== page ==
A new analysis of data from the FBI’s Internet Crime Complaint Center (IC3) shows that Nevada has the most cybercrime victims by a larger margin than any other state in the union – 801 per 100,000 Internet users, four times the national average. .
An analysis by Surfshark, a privacy protection toolset developer based in Lithuania, states that the most common cybercrime committed in Nevada is identity theft, which may be because it is home to Las Vegas.
“With Nevada, it is easy to predict that identity thieves are targeting tourists who gamble,” said Mike Parkin, a senior technical engineer at Vulkan Cyber, a SaaS for enterprise cyber risk prevention in Tel Aviv, Israel. one provider told TechNewsWorld.
In 2021, Surfshark analysts said, there were 9,054 victims of identity theft in Nevada or 49% of all cybercrime victims.
Other states with high cybercrime victim rates per 100,000 Internet users include Iowa (342), Alaska (322), and Florida (293).
“These statistics from the FBI’s IC3 division help paint the overall picture of identity crimes committed each year in the US,” said James E. Lee, chief operating officer of the Identity Theft Resource Center (ITRC) in San Diego.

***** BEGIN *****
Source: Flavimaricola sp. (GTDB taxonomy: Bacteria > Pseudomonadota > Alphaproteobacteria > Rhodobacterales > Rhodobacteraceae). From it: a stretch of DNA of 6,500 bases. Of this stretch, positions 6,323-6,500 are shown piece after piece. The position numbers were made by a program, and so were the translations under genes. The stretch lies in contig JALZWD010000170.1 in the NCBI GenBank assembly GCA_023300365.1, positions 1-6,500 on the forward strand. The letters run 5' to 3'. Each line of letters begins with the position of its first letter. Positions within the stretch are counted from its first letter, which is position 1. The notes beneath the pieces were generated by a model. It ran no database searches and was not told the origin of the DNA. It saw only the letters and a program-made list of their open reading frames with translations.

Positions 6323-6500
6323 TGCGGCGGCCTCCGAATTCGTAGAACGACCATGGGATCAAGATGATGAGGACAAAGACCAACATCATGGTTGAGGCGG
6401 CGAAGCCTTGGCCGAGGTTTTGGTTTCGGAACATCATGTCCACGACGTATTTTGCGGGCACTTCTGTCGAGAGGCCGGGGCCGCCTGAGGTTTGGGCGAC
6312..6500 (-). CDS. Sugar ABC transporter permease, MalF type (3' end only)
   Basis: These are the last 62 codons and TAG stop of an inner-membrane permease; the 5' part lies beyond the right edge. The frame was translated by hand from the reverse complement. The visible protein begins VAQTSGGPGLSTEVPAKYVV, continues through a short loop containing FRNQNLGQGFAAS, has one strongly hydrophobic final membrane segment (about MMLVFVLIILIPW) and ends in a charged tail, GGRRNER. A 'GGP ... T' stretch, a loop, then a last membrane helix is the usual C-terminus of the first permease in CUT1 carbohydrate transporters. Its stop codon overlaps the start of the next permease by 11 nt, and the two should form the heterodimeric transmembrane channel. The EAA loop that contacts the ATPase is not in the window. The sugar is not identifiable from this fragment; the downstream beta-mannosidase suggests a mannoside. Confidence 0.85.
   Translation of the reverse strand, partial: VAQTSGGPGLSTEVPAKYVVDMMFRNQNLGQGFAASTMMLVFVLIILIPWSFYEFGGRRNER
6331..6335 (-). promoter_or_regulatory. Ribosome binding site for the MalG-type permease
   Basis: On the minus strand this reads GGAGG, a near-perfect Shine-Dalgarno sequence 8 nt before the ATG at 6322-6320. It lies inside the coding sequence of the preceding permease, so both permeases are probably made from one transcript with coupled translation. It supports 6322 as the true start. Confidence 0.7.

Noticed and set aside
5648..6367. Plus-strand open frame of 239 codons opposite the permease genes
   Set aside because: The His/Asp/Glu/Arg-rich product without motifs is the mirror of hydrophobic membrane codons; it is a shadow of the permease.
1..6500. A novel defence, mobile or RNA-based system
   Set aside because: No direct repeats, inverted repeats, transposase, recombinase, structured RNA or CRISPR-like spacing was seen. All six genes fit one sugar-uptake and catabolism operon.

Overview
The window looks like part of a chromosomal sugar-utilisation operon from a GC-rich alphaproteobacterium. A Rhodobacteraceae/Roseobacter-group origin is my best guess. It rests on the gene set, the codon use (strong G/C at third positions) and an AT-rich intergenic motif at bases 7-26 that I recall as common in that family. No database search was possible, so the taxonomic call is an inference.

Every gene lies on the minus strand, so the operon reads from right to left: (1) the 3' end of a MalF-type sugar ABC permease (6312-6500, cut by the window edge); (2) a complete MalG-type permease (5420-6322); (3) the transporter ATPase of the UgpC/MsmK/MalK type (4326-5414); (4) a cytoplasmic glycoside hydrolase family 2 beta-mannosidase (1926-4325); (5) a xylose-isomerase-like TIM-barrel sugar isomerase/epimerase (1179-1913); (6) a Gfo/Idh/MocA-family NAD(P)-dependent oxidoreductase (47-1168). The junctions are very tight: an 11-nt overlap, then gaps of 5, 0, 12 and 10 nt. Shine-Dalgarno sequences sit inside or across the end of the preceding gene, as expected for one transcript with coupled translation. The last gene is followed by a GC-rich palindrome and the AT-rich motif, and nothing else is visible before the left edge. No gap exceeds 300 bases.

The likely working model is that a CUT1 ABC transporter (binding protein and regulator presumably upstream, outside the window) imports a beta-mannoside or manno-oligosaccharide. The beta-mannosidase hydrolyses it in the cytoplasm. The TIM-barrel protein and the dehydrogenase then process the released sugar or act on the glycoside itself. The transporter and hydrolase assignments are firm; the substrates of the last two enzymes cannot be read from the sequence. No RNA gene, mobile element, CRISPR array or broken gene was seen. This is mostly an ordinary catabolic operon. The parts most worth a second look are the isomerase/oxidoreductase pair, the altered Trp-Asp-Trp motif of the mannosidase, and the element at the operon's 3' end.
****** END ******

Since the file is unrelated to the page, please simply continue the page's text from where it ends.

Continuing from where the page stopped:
“When you add up the more than 1.4 million reports of identity theft filed with the FTC in 2021, the 15,000 ID crime victims who contacted the ITRC in 2021, and the 190 million victims of data compromise tracked by the ITRC in 2021, So you start to look at the enormity of the problem presented by identity crimes,” Lee told TechNewsWorld.
“The bottom line is this: There are more identity theft crimes reported each year in the US than all other crimes except theft combined,” he said. “And the volume and velocity of identity crimes continue to increase, along with their financial impact.”
Nevada is also a hotbed for cybercriminals, with 150 cybercriminals per 100,000 Internet users, nearly three times the national average, according to analysts.
He explained that although threat actors outside the United States commit many cyber crimes, the FBI has identified a significant number of cyber criminals within US borders. In most cases, the FBI can identify the specific state where a cybercriminal is located, allowing them to see which states have the most cybercriminals per capita.